• Through graduate school I was dependent on a series of beaters--an '82 Accord, '79 Monte Carlo (Buick 3.8 V6) and '85 Monte Carlo (4.3 V6). Of the three I liked the Honda best--it handled well and was generally pleasant and adequately powerful despite being a 4 cyl/automatic combo. I would've preferred a 5-speed, but it was a hand-me-down so I took what I could get. When the car was new it was terrific, but after 100k miles it was not as cheap to maintain as I hoped. Two major issues: (1) not everybody knows this, but the timing belt MUST be changed every 60,000 miles in order to keep the engine from self-destructing, and the water pump should be changed at the same time; (2) as the miles add up, Hondas have a tendency to eat the little bearings that hold the distributor shaft. Pull the distributor cap off--if there's a fine gray powder inside, the distributor's toast, and it WILL leave you stranded. I sold mine when the distributor was going bad around 150k miles. I also had carburetor trouble, but I've been told that's unusual for Accords. A handful of little problems showed up--the switch that controls the engine cooling fans died, as did the fuel pump, the alternator, and the starter, but none of these disabled the vehicle because I got to them in time. And the power steering leaked, but that's manageable if you just look under the hood regularly and top it up. Yes, parts are VERY expensive if you buy new ones, but rebuilt parts will do for most folks and will save lots of money.

    The Monte Carlos provide an excellent example of the two extremes GM cars can reach. Both were one-owner cars when I got them, and both had been generally well maintained. But the '79 was never "right"--the valve cover gaskets leaked oil and had to be redone twice, and there were a lot of nickel-and-dime repairs. In one 18-month period we spent $150 a month on repairs (at the rate of one repair a month, regular as clockwork). Oil leaks, starter, alternator, water pump, rear springs (one broke), motor mounts, transmission mounts, etc. All cheap, but rather inconvenient just the same. On the plus side, the only time it actually had to be towed was when the starter died. I got it at 97k miles, and sold the remains at 150k.

    The '85 Monte Carlo was much more reliable--despite what folks will tell you about GM cars from the '80s having flaky electronics, the only such problem I encountered was a stuck knock sensor on the electronic spark control system. Just add premium fuel and no sweat. I bought it at 56k (!) miles and sold it at 120k. I spent nothing except for tires, brakes, and shocks. By the time I had it set up right, it actually handled well, believe it or not. Looked like Granny's go-to-church car, of course, but it cruised comfortably at 75 mph and got 24 mpg in my mixed commute. I wasn't crazy about the car, but it DID work quite well. I guess I got lucky with it.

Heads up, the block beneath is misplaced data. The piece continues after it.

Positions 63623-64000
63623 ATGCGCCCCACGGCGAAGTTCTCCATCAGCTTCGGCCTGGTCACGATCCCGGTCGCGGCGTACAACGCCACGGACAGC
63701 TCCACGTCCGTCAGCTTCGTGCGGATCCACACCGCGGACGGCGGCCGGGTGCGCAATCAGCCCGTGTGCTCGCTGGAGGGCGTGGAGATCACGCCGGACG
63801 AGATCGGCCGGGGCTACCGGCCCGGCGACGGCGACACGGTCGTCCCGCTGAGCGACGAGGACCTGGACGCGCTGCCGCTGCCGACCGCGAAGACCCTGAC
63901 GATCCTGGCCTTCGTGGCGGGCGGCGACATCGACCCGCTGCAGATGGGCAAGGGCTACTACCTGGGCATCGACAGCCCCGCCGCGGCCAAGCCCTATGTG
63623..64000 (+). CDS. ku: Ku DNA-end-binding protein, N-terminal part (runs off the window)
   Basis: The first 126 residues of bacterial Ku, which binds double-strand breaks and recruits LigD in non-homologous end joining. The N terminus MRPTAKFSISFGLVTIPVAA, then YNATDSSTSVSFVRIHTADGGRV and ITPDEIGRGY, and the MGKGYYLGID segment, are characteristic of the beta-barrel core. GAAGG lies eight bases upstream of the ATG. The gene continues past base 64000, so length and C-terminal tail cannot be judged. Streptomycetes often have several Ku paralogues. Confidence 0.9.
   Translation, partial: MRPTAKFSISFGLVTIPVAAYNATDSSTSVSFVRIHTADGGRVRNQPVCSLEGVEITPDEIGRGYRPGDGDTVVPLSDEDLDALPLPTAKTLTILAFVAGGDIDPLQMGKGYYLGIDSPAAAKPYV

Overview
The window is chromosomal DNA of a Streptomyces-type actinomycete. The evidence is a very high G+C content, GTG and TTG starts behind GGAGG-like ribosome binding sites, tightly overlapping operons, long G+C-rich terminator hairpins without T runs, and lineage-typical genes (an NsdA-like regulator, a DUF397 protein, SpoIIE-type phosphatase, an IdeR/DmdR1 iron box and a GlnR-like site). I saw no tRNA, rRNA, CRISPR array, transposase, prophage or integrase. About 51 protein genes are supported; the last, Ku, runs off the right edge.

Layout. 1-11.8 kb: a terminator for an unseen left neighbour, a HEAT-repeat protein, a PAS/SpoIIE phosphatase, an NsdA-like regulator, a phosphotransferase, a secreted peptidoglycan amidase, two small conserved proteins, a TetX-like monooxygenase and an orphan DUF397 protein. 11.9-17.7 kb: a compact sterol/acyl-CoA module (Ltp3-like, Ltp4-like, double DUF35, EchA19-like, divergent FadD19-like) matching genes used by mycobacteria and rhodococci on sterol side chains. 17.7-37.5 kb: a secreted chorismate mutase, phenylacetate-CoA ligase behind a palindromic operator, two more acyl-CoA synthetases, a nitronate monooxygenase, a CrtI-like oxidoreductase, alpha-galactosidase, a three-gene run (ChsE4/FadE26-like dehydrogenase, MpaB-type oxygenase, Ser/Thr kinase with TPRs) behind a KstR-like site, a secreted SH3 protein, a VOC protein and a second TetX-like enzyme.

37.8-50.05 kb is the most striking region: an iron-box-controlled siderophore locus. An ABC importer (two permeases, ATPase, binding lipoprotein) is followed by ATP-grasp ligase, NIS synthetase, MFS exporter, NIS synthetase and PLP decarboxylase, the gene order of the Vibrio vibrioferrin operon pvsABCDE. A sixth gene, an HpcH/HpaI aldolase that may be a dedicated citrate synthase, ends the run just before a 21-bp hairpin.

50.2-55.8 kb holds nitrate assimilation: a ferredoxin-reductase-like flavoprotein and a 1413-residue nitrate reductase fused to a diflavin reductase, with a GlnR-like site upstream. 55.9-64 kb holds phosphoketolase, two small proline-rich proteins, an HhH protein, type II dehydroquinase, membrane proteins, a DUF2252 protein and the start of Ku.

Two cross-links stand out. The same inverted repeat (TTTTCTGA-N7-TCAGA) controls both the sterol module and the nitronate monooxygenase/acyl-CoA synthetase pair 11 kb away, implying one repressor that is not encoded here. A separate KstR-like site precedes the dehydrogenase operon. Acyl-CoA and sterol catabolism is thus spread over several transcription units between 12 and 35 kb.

Stephen
    somewhere in south Georgia and looking for another good $2000 Honda
  • raybearraybear Posts: 1,776
    4WD stick shift. Paid $300 for it 4 years ago, had to put $600 into it right away. Not real powerful, but has low range 4WD so I can take it in the woods. My fishin' car.
  • cutehumorcutehumor Posts: 137
    hi

    I'm looking at purchasing a beater car for basic transportation only. Can anyone recommend reliable makes for this purpose especially those not asking for a premium price? I'm looking for a car or truck under the 5k range with low miles if possible up to 5 model years old. Do they exist? Does anyone have any experience with these kinds of vehicles? How should you look for one? only buy from someone with maintence records? Especially since reliability is the most important factor for me. Some people think I'm crazy, but I love low insurance costs, no car payments, and regular maintence is a plus which you would have to do with a new car anyway.
  • afk_xafk_x Posts: 393
    Buy a used Saturn. Private party you should have no trouble finding one in your price range.
  • rroyce10rroyce10 Posts: 9,359
    .... You might try a Toyota .. Ooooop's I mean a Chevy/Geo Prizm, perhaps a 96 or a 97, or a Mazda Protege' .. also a 96/97. These are great little vehicles, will run 150k+ with little or no headaches ..

    Should be in your price zone .. !

    Terry.
  • ghuletghulet Posts: 2,628
    That's hardly a 'beater', at least not to me. Finding a good $5000 car isn't difficult, finding a decent $500 car is, LOL.

    I agree with what Terry said above (and has said countless other times). Also, you might do OK with a Ford Escort or Chevy Cavalier, especially with a 5-speed; they're not exactly glamorous or state of the art, but you can find one (probably 97-99) for around $5k, and it should provide years of low-cost transportation.
  • hudraheadhudrahead Posts: 169
    trot on down to your local Daewoo dealer (if you can find one open)they have a large selection of instant beaters. You will really be in the "cat bird" seat if you are a cash buyer. Locally A new Lanos can be had for about 5K !!

    hud :):)
  • ghuletghulet Posts: 2,628